Catholic Cardinals Set Vote for New Pope on April 18
by Steven Ertelt
April 6, 2005
The Vatican (LifeNews.com) — The College of Cardinals has set a date on which they will meet to select a new pope to replace Pope John Paul II. They chose April 18 to officially begin the conclave, a secret ballot process involving 117 Catholic cardinals that will result in a new pope.
Vatican spokesman Joaquin Navarro-Valls said that the cardinals read the Pope’s last spiritual testament on Wednesday before setting the date for the vote.
He indicated the cardinals would celebrate Mass on the Monday morning of the vote though they will not seclude themselves in the Sistine Chapel until the voting process is completed as has been tradition.
The cardinals will vote twice a day until a new pope is selected. John Paul’s successor must be chosen on a two-thirds ballot and if no one emerges after two weeks, the cardinals can vote for a new pope on a majority ballot.
Although 117 cardinals below the age of 80 are allowed to vote under the guidelines set forth by Pope John Paul II, only 116 will attend. The Philippines Embassy to the Holy See confirmed to the Associated Press that Cardinal Jaime Sin, long regarded as a leading pro-life figure in the Catholic nation, will be unable to attend.
No single cardinal has emerged as a top candidate to replace John Paul, but the cardinals appear to be strongly united on following the outspokenly pro-life pope with someone of similar views.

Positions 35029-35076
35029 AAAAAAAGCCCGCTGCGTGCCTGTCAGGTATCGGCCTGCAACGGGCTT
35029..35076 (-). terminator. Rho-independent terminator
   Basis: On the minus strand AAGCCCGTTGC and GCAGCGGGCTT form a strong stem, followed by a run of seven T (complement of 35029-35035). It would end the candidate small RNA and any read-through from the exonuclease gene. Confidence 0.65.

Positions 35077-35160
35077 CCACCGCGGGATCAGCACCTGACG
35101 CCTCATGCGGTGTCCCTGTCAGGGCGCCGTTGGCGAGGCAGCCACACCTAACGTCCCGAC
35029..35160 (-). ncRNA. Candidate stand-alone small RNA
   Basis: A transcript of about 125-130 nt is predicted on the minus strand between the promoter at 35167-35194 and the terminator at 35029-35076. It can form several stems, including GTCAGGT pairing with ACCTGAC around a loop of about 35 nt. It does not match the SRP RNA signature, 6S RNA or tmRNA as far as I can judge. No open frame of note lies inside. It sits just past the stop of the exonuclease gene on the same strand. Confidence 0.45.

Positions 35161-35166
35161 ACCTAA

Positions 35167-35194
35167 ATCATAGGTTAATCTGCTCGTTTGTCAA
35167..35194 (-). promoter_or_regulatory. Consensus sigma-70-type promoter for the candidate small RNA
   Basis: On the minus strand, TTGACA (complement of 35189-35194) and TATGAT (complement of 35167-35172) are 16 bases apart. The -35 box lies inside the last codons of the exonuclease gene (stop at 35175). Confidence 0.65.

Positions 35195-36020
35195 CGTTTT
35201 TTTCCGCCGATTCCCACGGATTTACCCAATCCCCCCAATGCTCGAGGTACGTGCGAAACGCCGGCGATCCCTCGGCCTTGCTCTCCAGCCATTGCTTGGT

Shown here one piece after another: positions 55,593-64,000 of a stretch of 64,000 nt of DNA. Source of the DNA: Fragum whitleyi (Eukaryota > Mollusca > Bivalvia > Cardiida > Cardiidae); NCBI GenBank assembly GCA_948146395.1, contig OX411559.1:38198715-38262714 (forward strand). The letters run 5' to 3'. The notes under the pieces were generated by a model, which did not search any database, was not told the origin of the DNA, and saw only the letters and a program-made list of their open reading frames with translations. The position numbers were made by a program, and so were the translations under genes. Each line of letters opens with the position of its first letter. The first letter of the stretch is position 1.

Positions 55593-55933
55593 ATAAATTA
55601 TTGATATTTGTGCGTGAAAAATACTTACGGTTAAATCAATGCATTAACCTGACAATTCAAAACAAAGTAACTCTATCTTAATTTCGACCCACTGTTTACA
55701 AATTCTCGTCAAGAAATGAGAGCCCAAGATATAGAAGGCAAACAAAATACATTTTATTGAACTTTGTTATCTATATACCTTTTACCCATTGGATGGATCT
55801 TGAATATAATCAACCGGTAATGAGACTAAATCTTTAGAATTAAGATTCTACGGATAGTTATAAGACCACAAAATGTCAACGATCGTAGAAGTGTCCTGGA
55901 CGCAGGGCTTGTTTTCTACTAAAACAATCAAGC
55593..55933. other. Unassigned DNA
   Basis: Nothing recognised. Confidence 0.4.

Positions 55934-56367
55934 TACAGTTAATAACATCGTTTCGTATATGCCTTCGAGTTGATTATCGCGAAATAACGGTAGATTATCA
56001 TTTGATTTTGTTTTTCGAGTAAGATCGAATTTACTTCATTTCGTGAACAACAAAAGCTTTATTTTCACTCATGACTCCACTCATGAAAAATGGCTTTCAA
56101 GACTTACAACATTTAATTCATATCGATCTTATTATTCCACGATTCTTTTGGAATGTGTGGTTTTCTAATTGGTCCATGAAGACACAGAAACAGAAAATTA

"Perhaps the best way to sum it up: we need another John Paul," Cardinal Wilfrid Napier of South Africa told Reuters Wednesday.
Leading Catholic figures who could be tapped as the next Pope include Cardinal Francis Arinze, a Vatican-based Nigerian, and Brazilian Cardinal Claudio Hummes.
Arinze, who shares John Paul’s pro-life views on abortion and other issues, is touted by conservative Catholics. If named, he would be the first black pope.
Hummes would also likely keep the Catholic church on its strongly pro-life path as the Brazilian Catholic Church has waged a strong effort to oppose abortion and stop the expansion of embryonic stem cell research.
Cardinal Oscar Andres Rodiguez Maradiaga of Honduras is another possible candidate.
Other possibilities include Cardinal Dionigi Tettamanzi, the archbishop of Milan, considered a moderate; Cardinal Angelo Scola of Venice; Giovanni Battista Re, an Italian who served as president of the Vatican commission for Latin America; Cardinal Christoph Schoenborn, the archbishop of Vienna; and Belgian Cardinal Godfried Danneels.
Some have suggested the Catholic Church turn to a non European as the next leader and look to Catholics from Africa or South America. Pope John Paul II was the first non Italian elected as pope in 455 years, and he was born in Poland.
Father David O’Connell, President of Catholic University in Washington, told Voice of America that the Pope leaves behind a pro-life legacy in which he reasserted the moral values the Catholic Church holds dear.
"His talking about abortion reflects his consistent belief and conviction and the consistent belief of the Catholic church in the sacredness of human life and every human life from the moment of conception to the moment of natural death," Father O’Connell said.
"And he was unwavering in his speaking about that, writing about that, and dealing with that issue within our world," Father O’Connell explained.